Federal Judge Blocks Controversial Portion Of Arizona Immigration Law

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FindLaw.com’s blog is reporting news today that a federal judge has preliminarily blocked enforcement of at least a portion of Arizona‘s controversial immigration law, known as the Support Our Law Enforcement and Safe Neighborhoods Act.

Because the Arizona immigration law contained a “severability clause” – a clause that allows a provision of law that is of questionable legality to be severed from a larger statute or body of laws – U.S. District Court Judge Susan Bolton did not enjoin enforcement of the entire law.  However, she did enjoin enforcement of the controversial portions of the statute until resolution of the U.S. Department of Justice‘s lawsuit against the State of Arizona is resolved.

That lawsuit, filed by the U.S. on July 6, 2010, argues principally that immigration law is a matter left up to the sole legislative authority of the federal government, an argument known as “pre-emption.”  “Pre-emption” finds its roots in the U.S. Constitution’s “supremacy clause,” which states:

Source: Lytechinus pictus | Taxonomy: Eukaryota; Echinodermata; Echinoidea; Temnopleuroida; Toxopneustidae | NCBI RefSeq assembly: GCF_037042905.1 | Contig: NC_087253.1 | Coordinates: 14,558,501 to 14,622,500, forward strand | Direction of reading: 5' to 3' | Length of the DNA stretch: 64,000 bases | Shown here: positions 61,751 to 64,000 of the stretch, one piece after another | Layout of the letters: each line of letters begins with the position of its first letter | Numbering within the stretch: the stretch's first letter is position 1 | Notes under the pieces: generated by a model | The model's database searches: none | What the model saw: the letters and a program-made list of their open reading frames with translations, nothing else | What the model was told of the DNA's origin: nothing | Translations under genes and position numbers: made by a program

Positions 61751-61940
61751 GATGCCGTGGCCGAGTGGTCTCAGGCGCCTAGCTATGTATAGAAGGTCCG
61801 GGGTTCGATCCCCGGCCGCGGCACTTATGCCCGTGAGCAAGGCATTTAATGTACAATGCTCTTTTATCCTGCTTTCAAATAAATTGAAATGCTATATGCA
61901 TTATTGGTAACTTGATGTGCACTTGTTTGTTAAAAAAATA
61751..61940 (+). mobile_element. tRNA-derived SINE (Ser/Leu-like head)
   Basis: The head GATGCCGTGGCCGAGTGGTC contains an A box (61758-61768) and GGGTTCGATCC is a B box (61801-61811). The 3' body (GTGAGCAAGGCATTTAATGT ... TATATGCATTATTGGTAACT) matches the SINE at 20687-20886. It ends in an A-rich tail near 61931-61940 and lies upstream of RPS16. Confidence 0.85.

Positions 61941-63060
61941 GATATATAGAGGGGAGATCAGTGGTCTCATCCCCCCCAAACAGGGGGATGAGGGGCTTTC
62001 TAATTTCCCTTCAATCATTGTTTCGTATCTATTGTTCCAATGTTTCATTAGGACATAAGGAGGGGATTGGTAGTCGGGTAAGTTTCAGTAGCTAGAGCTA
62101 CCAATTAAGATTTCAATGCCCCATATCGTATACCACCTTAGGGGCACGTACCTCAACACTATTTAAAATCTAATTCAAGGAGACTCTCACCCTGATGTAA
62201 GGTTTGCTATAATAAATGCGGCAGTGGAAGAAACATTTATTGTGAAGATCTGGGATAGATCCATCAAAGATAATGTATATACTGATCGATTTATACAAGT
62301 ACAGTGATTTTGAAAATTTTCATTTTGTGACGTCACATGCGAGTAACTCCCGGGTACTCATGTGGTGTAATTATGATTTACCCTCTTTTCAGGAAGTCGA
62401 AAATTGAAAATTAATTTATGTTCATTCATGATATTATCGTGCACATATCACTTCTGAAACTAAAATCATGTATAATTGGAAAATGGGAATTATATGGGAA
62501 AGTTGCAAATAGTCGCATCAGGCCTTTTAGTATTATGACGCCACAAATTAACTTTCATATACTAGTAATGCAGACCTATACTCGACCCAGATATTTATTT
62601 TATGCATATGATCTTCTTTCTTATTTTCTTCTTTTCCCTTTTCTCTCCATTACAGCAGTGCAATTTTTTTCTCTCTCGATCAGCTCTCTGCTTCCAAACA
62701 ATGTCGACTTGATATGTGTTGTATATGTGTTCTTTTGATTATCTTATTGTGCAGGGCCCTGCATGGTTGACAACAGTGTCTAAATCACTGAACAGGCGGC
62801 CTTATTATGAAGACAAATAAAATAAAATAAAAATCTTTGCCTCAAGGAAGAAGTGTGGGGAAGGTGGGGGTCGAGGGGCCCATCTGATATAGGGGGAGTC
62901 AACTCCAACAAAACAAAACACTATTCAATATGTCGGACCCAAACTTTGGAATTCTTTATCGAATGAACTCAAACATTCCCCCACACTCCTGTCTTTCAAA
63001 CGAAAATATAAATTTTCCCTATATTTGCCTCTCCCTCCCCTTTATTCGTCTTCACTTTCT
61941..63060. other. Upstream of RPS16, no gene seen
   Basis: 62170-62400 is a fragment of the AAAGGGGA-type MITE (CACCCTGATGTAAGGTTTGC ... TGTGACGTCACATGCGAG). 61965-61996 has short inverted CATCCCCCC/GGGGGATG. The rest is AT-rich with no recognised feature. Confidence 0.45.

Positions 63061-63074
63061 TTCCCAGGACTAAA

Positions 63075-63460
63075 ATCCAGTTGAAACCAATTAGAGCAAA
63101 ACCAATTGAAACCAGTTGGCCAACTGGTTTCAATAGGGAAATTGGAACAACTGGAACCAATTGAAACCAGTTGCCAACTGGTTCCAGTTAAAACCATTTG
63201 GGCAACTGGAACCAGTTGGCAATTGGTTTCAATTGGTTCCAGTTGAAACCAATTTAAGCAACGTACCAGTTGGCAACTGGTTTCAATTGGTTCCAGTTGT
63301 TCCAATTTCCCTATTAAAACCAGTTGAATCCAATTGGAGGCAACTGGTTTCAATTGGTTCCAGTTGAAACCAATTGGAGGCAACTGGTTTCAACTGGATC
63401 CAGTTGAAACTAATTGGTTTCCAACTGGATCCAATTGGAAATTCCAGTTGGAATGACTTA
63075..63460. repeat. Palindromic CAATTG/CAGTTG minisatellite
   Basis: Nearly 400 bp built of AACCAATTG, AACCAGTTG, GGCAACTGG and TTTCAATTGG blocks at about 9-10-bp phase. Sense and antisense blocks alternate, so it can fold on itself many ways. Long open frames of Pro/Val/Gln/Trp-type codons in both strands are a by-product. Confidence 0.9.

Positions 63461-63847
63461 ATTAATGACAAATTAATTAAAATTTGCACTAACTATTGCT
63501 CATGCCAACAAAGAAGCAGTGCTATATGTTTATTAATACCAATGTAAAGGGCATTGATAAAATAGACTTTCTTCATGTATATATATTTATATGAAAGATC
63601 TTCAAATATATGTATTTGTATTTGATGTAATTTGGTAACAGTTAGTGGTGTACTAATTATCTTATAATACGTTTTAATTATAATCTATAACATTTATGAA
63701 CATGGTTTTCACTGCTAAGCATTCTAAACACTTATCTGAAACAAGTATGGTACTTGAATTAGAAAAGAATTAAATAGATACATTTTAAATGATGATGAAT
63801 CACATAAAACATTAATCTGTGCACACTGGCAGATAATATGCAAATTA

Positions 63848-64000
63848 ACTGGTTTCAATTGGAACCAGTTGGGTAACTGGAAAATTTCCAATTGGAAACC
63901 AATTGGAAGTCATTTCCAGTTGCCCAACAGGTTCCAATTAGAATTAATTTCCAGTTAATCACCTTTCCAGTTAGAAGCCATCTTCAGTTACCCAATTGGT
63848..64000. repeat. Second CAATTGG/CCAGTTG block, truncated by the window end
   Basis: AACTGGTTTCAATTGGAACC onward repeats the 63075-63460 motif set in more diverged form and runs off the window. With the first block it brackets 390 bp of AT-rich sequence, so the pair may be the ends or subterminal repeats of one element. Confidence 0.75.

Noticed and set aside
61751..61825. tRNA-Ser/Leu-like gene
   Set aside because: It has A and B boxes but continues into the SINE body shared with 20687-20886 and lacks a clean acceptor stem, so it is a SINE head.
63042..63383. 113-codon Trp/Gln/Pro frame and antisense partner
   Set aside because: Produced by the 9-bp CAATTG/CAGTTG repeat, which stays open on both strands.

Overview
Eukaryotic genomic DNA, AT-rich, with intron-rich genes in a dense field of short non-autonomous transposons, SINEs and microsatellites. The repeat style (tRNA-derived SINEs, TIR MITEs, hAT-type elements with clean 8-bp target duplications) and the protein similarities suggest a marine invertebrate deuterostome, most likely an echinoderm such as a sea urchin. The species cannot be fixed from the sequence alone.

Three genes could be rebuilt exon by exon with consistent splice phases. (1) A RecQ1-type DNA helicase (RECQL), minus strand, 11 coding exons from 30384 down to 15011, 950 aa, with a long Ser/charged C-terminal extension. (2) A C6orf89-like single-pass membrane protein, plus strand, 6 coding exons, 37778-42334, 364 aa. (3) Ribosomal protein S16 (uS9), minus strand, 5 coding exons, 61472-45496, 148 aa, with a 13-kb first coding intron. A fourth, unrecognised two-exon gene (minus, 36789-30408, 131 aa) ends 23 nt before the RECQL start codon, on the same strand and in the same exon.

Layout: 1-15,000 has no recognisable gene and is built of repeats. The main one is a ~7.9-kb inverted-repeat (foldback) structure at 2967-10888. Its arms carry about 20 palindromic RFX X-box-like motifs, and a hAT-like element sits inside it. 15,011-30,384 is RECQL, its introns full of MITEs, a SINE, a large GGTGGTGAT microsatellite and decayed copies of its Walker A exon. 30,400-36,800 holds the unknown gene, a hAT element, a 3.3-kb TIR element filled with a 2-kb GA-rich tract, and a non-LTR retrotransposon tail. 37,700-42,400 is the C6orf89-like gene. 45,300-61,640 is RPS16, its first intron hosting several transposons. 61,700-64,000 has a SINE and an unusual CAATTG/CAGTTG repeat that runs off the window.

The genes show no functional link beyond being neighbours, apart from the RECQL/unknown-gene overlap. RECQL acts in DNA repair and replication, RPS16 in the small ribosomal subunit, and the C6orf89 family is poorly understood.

This Constitution, and the Laws of the United States which shall be made in Pursuance thereof; and all Treaties made, or which shall be made, under the Authority of the United States, shall be the supreme Law of the Land; and the Judges in every State shall be bound thereby, any Thing in the Constitution or Laws of any State to the Contrary notwithstanding.

U.S. Const., Art. VI, Clause 2. (Emphasis added.)  See also, Wikipedia article here.

In reaching her conclusion, Judge Bolton determined that, in all likelihood, the U.S. would be successful in its lawsuit against the State of Arizona.  This determination is a pre-requisite finding before a federal judge can enjoin the enforcement of a law.

A copy of Judge Bolton’s order has been downloaded to the Box for viewing.

Breaking News Update!

Arizona Governor Jan Brewer said Wednesday she would swiftly appeal a judge’s ruling blocking key parts of a new state immigration law, vowing to take it all the way to the Supreme Court.  You can read the Arizona Governor’s response here, courtesy of Yahoo.com.

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